May 2005
Volume 46, Issue 13
Free
ARVO Annual Meeting Abstract  |   May 2005
Automated Classification of Exudates, Cottonwool Spots and Drusen From Retinal Color Images for Diabetic Retinopathy Screening
Author Affiliations & Notes
  • M. Niemeijer
    Image Sciences Institute, University Medical Center Utrecht, Utrecht, The Netherlands
  • B. van Ginneken
    Image Sciences Institute, University Medical Center Utrecht, Utrecht, The Netherlands
  • M. Sonka
    College of Engineering,
    The University of Iowa, Iowa City, IA
  • M.D. Abràmoff
    Department of Ophthalmology and Visual Sciences,
    The University of Iowa, Iowa City, IA
  • Footnotes
    Commercial Relationships  M. Niemeijer, None; B. van Ginneken, None; M. Sonka, None; M.D. Abràmoff, None.
  • Footnotes
    Support  IOP grant IBVA02016
Investigative Ophthalmology & Visual Science May 2005, Vol.46, 3468. doi:
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      M. Niemeijer, B. van Ginneken, M. Sonka, M.D. Abràmoff; Automated Classification of Exudates, Cottonwool Spots and Drusen From Retinal Color Images for Diabetic Retinopathy Screening . Invest. Ophthalmol. Vis. Sci. 2005;46(13):3468.

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      © ARVO (1962-2015); The Authors (2016-present)

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Abstract

Abstract: : Purpose:To evaluate an automated computer algorithm for classification of bright lesions in retinal color images into clinically relevant classes of exudates, cottonwool spots, or drusen. It is known that exudates and drusen often form characteristic groups or clusters. Methods:65 digital retinal color images were obtained (Topcon TRC–50 camera, 45° field of view, 768x576 pixels) from 65 patients diagnosed with diabetic retinopathy and/or drusen. All pixels in all images were classified into 4 classes as being either exudates, cottonwool spot, drusen (‘bright lesion’), or background, by a retinal specialist (MDA). Separately, microaneurysm and hemorrhage pixels were also classified. The automated algorithm proceeded as follows. All lesions in an image were extracted and clustered based on a distance metric. From each cluster, the following features were extracted: image intensity based measures; average lesion border strength, average image intensity within the lesions in the cluster and average image intensity around lesions, from the R, G and B color–planes separately; the average and standard deviation of the lesion area, the total number of lesions in the cluster, and the distance of the cluster to any red lesion in the image. A k–Nearest Neighbor classifier was trained with these features, using a leave–one–image–out protocol, and then used to classify unseen clusters into one of the three classes. Results:The 65 images contained 263 clusters (955 lesions) of exudates, 25 clusters (25 lesions) of cottonwool spots and 388 clusters (1782) lesions of drusen. The automated algorithm assigned each lesion cluster to one of three classes with classification correctness (true positives + true negatives / all clusters) of 84.2%. The classification correctness per lesion type was 90.1% for exudates, 52.0% for cottonwool spots and 82.2% for drusen. Conclusions:An automated algorithm was developed for classifying clusters of lesions as being either exudates, cottonwool spots or drusen, using lesion cluster based features. The method exhibits a high degree of classification correctness. This indicates that the characteristics of a cluster of lesions can be a useful addition to features extracted from the individual lesions. Employed in diabetic retinopathy screening programs, algorithms such as this may contribute to an early and more sensitive diagnosis of diabetic retinopathy.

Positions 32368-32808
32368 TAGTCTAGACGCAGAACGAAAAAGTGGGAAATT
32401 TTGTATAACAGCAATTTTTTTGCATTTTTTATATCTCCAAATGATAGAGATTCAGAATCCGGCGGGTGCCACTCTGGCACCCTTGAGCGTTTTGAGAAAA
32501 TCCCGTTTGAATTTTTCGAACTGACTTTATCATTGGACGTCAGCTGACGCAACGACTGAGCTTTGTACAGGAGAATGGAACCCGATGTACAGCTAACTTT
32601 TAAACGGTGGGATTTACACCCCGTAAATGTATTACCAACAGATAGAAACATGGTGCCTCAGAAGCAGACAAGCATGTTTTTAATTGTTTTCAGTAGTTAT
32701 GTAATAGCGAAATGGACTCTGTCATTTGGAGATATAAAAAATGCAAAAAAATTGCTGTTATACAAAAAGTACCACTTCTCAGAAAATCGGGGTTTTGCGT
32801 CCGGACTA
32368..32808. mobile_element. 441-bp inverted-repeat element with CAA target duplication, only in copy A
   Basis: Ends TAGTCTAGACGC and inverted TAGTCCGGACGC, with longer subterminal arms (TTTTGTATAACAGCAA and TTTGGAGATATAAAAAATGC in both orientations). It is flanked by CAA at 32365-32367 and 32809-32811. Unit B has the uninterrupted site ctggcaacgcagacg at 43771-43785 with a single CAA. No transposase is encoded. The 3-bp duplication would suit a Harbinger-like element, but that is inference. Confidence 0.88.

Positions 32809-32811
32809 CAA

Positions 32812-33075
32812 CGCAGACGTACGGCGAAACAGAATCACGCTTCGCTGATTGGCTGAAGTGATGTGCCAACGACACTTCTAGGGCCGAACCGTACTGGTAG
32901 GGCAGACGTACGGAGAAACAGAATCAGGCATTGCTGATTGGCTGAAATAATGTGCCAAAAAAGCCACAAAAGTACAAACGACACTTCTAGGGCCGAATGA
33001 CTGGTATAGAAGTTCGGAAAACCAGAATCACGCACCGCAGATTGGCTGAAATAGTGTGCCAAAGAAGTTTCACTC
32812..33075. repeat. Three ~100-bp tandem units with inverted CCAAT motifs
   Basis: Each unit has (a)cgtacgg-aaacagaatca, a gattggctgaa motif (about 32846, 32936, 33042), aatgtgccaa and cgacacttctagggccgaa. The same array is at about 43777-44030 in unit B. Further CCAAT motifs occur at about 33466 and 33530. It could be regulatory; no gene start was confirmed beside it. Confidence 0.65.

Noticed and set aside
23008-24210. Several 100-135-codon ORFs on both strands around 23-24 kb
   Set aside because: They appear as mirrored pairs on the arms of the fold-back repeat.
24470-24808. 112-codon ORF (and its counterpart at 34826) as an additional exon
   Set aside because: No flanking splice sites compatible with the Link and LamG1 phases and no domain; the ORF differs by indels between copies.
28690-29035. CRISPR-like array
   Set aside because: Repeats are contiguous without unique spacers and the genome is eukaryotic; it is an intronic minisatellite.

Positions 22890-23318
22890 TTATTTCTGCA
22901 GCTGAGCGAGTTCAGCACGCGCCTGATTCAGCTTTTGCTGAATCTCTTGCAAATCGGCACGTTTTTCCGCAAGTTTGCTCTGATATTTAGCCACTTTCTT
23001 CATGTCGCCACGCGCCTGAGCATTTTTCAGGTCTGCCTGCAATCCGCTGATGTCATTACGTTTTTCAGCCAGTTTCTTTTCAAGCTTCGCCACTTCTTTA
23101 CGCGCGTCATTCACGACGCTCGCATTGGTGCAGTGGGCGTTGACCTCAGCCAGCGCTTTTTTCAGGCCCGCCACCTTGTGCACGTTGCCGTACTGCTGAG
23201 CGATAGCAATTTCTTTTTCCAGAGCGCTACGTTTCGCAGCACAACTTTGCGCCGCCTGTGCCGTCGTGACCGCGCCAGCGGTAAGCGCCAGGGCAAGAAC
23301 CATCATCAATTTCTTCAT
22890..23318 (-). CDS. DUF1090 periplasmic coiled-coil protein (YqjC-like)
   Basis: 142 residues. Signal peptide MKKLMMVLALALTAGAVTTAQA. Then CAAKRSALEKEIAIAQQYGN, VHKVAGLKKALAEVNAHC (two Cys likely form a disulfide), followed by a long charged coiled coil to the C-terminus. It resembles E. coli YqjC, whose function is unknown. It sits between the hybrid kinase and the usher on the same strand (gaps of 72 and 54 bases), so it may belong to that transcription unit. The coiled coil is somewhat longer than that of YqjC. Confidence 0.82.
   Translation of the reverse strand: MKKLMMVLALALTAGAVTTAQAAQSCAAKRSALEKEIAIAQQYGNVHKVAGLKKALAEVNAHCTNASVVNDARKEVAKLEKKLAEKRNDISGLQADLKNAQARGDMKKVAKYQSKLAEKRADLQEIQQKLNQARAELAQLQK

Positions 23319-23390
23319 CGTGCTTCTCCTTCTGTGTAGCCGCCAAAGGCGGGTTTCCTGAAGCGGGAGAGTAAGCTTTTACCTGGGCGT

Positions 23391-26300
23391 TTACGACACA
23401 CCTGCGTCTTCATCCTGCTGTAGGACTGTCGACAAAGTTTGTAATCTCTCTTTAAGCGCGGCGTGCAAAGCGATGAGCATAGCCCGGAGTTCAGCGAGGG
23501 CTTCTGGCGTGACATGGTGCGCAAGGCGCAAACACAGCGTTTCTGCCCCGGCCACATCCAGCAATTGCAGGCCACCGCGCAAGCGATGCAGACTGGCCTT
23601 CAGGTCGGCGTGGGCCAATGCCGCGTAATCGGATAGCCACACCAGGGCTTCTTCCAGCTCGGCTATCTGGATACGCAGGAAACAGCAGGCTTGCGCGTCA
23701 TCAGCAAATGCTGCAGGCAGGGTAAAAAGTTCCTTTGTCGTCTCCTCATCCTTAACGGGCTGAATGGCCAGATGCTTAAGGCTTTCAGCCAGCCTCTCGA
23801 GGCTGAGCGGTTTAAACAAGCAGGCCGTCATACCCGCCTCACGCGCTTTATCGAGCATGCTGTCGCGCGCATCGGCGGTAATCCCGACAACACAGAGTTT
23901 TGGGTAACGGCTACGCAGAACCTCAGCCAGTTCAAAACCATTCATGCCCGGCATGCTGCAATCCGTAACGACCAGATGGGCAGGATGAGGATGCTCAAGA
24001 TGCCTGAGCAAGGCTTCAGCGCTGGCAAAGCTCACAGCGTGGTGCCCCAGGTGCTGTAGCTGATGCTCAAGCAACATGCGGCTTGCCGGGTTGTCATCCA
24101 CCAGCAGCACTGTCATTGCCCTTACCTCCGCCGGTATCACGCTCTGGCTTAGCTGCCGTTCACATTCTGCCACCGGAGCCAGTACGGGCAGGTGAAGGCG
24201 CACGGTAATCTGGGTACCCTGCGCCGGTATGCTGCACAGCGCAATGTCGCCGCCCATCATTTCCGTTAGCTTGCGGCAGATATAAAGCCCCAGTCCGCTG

Keywords: diabetic retinopathy • detection • imaging/image analysis: clinical 
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